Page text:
The recent case of Toddler Kindy Gymbaroo Pty Ltd v Gym-Mark Inc  ATMO 15 (1 March 2013) saw a Hearing Officer of the Australian Trade Marks Office consider the meaning of ‘in the course of trade’ in the context of an application for removal on the basis of non-use.
Specifically, the Hearing Officer examined use of the trade mark GYMBAROO1, as Gym Mark (‘the Removal Applicant’) sought to have it partially removed from the Register on the basis of non-use by Toddler Kindy Gymbaroo (‘the Opponent’) in relation to the majority of the goods/services within Classes 16 and 35 2. Toddler Kindy Gymbaroo opposed the application, alleging that they had used the trade mark in good faith in the relevant period 3.
The Removal Applicant was found to be largely successful.
What you Need to Know
To survive a removal application on the basis of non-use, you must be able to demonstrate a connection in the course of trade between the goods/services and the person who applies the mark to the goods/services. Otherwise, an applicant can seek an amendment to the class specification of goods/services, thereby removing your mark from the Register in respect of those goods/services to which you cannot establish a connection.
In deciding to partially remove the Opponent’s trade mark from the Register on the basis of non-use ‘in the course of trade’, the Hearing Officer clarified that use 'as a trade mark'4 is use of the mark as a ‘badge of origin’ in the sense that it indicates a connection in the course of trade between the goods/services and person who applies the mark to the goods/services.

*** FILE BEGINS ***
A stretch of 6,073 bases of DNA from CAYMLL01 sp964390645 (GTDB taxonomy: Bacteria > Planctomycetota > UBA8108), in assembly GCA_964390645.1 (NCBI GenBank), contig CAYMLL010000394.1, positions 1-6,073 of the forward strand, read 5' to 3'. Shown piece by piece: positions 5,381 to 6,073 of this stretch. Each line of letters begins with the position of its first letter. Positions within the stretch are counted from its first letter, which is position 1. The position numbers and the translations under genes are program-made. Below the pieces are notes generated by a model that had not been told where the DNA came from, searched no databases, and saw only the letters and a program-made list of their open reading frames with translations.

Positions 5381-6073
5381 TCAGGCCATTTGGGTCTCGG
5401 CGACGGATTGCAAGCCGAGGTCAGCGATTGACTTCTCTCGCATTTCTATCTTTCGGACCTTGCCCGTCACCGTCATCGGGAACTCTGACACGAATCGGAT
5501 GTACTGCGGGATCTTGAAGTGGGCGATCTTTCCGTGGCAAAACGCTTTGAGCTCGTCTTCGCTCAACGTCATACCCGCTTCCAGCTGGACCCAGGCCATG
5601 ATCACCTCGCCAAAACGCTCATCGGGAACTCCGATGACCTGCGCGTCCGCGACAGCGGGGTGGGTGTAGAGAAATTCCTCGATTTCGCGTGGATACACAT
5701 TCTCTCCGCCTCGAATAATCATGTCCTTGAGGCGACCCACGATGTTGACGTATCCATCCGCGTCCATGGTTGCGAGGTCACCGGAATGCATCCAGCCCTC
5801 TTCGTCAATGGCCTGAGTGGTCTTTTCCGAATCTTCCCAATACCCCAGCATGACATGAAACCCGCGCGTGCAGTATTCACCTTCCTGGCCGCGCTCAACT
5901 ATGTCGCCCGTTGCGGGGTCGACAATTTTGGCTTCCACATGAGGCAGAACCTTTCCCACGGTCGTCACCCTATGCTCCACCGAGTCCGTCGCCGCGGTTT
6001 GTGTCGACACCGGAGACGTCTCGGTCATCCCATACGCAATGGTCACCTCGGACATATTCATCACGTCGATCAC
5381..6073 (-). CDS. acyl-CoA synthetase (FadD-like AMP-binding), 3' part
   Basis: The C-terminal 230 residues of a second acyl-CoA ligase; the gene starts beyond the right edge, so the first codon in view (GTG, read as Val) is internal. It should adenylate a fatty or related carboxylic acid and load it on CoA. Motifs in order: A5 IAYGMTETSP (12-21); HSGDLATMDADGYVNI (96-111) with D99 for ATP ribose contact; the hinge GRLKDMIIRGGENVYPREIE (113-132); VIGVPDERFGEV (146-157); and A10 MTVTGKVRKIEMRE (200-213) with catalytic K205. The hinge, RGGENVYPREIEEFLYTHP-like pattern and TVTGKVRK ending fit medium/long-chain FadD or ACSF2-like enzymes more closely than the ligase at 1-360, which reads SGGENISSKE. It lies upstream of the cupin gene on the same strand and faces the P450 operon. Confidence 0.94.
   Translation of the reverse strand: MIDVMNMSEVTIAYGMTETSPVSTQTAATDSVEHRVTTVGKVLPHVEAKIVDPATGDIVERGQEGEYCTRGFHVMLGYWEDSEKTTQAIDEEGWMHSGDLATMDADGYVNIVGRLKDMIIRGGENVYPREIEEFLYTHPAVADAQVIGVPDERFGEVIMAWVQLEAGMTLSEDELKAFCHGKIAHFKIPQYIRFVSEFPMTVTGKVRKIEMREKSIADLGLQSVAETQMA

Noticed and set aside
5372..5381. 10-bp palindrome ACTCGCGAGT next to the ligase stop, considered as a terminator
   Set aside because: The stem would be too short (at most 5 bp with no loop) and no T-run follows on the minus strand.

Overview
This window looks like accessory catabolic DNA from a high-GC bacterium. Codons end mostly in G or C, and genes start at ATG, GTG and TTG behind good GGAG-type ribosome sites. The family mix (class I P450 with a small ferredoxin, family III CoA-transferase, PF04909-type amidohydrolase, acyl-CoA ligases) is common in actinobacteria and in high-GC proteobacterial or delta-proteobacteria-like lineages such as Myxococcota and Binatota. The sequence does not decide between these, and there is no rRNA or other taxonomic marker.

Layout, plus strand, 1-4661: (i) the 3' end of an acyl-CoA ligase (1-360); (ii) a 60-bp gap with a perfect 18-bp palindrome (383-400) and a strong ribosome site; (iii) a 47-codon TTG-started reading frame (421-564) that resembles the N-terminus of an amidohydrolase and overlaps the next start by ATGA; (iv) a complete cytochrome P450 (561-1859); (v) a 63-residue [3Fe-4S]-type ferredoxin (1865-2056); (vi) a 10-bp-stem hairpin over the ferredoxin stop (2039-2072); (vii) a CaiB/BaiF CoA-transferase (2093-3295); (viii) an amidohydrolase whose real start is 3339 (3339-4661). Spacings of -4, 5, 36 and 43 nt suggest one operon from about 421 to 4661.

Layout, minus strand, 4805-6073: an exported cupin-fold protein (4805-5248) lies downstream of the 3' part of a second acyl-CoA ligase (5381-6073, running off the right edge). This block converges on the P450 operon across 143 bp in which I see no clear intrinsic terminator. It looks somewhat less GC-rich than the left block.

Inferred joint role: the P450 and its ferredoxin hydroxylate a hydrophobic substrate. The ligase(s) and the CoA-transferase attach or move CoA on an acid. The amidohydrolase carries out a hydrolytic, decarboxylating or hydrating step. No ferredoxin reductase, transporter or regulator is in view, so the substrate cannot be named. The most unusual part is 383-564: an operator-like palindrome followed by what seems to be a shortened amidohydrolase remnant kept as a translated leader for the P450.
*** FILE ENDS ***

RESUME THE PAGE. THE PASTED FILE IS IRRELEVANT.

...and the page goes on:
Thus the Hearing Officer dismissed Toddler Kindy Gymbaroo's claims that they used the trade mark in relation to the following goods/services:
- That newsletters constituted “paper, cardboard and goods made from these materials, not included in other classes; printed matter; photographs; stationery; and stickers”; there was no evidence that the Opponent dealt in these items in the course of trade.
- That they sold goods ‘plastic materials for packaging, personal organisers, clothing, toys, footwear, games, soaps, cosmetics, toiletries, food products and bags’ during the relevant period; there was no evidence in support of this.
- That the Opponent appeared to be not a producer, but rather a consumer of ‘bookbinding material, artists’ materials, paint brushes, adhesives for stationery or household purposes, printers’ type, printing blocks’.
- That the trade mark had been used in relation to retail sales of goods; noting that there is no principle of general application in Australian trade mark law that use of a mark in relation to retail services for goods, is use in relation to the goods themselves (or vice versa)5.
- That ‘exercise equipment’ could be construed as ‘toys’; there were no concrete examples of goods sold in the course of trade during the relevant period which constituted ‘toys’ , nor of such goods that are both obviously and simultaneously both toys and exercise equipment.
However, the Hearing Officer did find:
- That the Toddler Kindy Gymbaroo's newsletter provided an ‘advertising service’, and probably provided business management and business administration services in relation to its franchise operations.
- Therefore, the Opponent had established its opposition in relation to the following services in Class 35: ‘business management and business administration in relation to the provision of franchise services’.
The Hearing Officer therefore suggested an appropriate amendment to the Class 16 and 35 specifications of goods/services. The Removal Applicant was found to be largely successful and costs were awarded against the Opponent at the official scale.
The case also considered the secondary issue of the exercise of the Registrar’s discretion in determining an opposed application for removal of a trademark from the Register6.
Toddler Kindy Gymbaroo sought the exercise of the Registrar’s discretion in relation to the impugned goods and services, and to determine that the trade mark should not be removed from the Register. The Hearing Officer determined, however, that the Opponent had not established a sufficient basis on which to invoke such discretion, and that the retention of the Trade Mark on the register for the impugned goods and services might actually increase the likelihood of deception or confusion.